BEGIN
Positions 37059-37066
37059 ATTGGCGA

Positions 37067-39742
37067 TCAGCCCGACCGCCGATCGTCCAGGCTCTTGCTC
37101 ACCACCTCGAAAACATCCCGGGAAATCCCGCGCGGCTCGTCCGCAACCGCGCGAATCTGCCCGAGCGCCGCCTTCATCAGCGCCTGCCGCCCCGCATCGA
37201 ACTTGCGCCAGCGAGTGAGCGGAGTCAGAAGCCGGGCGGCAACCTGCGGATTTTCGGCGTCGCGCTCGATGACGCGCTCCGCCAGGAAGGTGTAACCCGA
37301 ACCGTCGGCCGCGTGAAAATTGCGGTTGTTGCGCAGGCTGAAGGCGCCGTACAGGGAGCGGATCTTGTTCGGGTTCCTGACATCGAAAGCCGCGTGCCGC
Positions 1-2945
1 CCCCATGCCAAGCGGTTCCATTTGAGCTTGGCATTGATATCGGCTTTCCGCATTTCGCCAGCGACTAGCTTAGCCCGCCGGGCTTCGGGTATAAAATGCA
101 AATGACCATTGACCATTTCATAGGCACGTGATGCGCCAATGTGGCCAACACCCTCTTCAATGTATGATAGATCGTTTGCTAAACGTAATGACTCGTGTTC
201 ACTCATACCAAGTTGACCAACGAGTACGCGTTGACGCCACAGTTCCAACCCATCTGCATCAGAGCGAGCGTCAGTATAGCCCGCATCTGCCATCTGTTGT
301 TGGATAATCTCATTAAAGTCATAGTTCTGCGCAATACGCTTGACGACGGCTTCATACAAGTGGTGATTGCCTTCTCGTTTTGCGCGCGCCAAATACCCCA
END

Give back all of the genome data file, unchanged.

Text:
Positions 37059-37066
37059 ATTGGCGA

Positions 37067-39742
37067 TCAGCCCGACCGCCGATCGTCCAGGCTCTTGCTC
37101 ACCACCTCGAAAACATCCCGGGAAATCCCGCGCGGCTCGTCCGCAACCGCGCGAATCTGCCCGAGCGCCGCCTTCATCAGCGCCTGCCGCCCCGCATCGA
37201 ACTTGCGCCAGCGAGTGAGCGGAGTCAGAAGCCGGGCGGCAACCTGCGGATTTTCGGCGTCGCGCTCGATGACGCGCTCCGCCAGGAAGGTGTAACCCGA
37301 ACCGTCGGCCGCGTGAAAATTGCGGTTGTTGCGCAGGCTGAAGGCGCCGTACAGGGAGCGGATCTTGTTCGGGTTCCTGACATCGAAAGCCGCGTGCCGC
Positions 1-2945
1 CCCCATGCCAAGCGGTTCCATTTGAGCTTGGCATTGATATCGGCTTTCCGCATTTCGCCAGCGACTAGCTTAGCCCGCCGGGCTTCGGGTATAAAATGCA
101 AATGACCATTGACCATTTCATAGGCACGTGATGCGCCAATGTGGCCAACACCCTCTTCAATGTATGATAGATCGTTTGCTAAACGTAATGACTCGTGTTC
201 ACTCATACCAAGTTGACCAACGAGTACGCGTTGACGCCACAGTTCCAACCCATCTGCATCAGAGCGAGCGTCAGTATAGCCCGCATCTGCCATCTGTTGT
301 TGGATAATCTCATTAAAGTCATAGTTCTGCGCAATACGCTTGACGACGGCTTCATACAAGTGGTGATTGCCTTCTCGTTTTGCGCGCGCCAAATACCCCA